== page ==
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DeWine: Ohio 'On Track' To Make All Adults Eligible For Vaccine By May 1

A phial of the Pfizer-BioNTech COVID-19 vaccine at the Royal Victoria Hospital, in Belfast, Tuesday Dec. 8, 2020.
Liam McBurney
/
Pool via AP
A phial of the Pfizer-BioNTech COVID-19 vaccine at the Royal Victoria Hospital, in Belfast, Tuesday Dec. 8, 2020.

President Joe Biden's national goal to make the COVID-19 vaccine available to every adult by May 1 is within reach for Ohio, Gov. Mike DeWine says.

Vaccine eligibility broadened this week with the inclusion of people over the age of 50, those with Type 2 diabetes, and end-stage renal disease. This adds nearly 1.4 million people to the eligibility list in Ohio.

DeWine says Biden's goal was already a possibility before the president made the announcement Thursday night.

"We are on track to do that, we're going to make the vaccine available as quickly as we can," DeWine says.

Ohio is aligning with federal guidelines that continue allowing visitation at nursing homes unless there's a coronavirus outbreak. And assisted living facilities can now allow visits in a resident's room.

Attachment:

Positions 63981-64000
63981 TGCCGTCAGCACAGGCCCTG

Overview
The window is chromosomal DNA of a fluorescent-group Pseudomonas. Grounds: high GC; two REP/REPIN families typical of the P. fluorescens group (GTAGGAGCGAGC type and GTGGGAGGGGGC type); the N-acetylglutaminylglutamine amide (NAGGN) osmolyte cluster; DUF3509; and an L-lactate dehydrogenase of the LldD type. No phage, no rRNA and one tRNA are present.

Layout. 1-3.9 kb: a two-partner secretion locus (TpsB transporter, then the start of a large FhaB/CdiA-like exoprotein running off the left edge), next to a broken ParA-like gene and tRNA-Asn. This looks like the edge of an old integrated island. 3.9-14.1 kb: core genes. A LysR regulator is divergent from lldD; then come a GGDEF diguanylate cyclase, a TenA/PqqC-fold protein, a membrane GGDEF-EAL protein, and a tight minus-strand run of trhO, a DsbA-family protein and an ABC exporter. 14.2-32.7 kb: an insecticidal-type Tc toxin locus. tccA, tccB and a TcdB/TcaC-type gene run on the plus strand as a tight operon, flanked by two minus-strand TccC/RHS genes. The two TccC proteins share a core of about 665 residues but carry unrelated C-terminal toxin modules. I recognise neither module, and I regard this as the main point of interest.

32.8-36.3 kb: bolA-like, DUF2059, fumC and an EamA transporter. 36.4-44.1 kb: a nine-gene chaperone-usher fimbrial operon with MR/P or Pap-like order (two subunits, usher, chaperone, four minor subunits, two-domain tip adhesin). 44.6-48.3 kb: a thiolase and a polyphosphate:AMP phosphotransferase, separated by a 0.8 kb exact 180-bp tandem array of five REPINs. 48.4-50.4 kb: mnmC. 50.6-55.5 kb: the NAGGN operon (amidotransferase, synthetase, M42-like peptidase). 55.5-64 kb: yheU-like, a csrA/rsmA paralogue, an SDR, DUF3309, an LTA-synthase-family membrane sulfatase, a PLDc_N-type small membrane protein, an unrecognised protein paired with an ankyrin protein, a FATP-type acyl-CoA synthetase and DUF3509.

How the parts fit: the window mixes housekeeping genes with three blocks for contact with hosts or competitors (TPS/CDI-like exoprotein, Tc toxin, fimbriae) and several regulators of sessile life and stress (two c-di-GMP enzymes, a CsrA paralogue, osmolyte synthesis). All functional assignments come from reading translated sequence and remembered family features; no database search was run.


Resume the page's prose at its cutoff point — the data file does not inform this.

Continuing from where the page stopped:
DeWine says to expect full county fairs this summer, but with rules attached such as limited crowds in grandstands. As for spring high school sports, DeWine removed the rule that student athletes must quarantine if they're exposed to COVID in the classroom.

DeWine said the state will be expanding access to at-home COVID-19 tests. Asked if more testing would make it harder to clear the case threshold needed to lift state mandates, DeWine said no because the positivity rate is so low.

"So I'm not worried about how many tests were doing," DeWine says. "That is not going to really impact to a great extent when your positivity rate is that low. So no, I'm not concerned about that at all."

DeWine set a goal for the state to drop to 50 cases per 100,000 people in order to lift all state health orders. By Thursday, DeWine announced the two-week case average had gone down to 155 cases per 100,000 people.

What questions do you have about COVID-19, the vaccines or Ohio's response? Ask below and WOSU may answer as part of our series A Year Of COVID.

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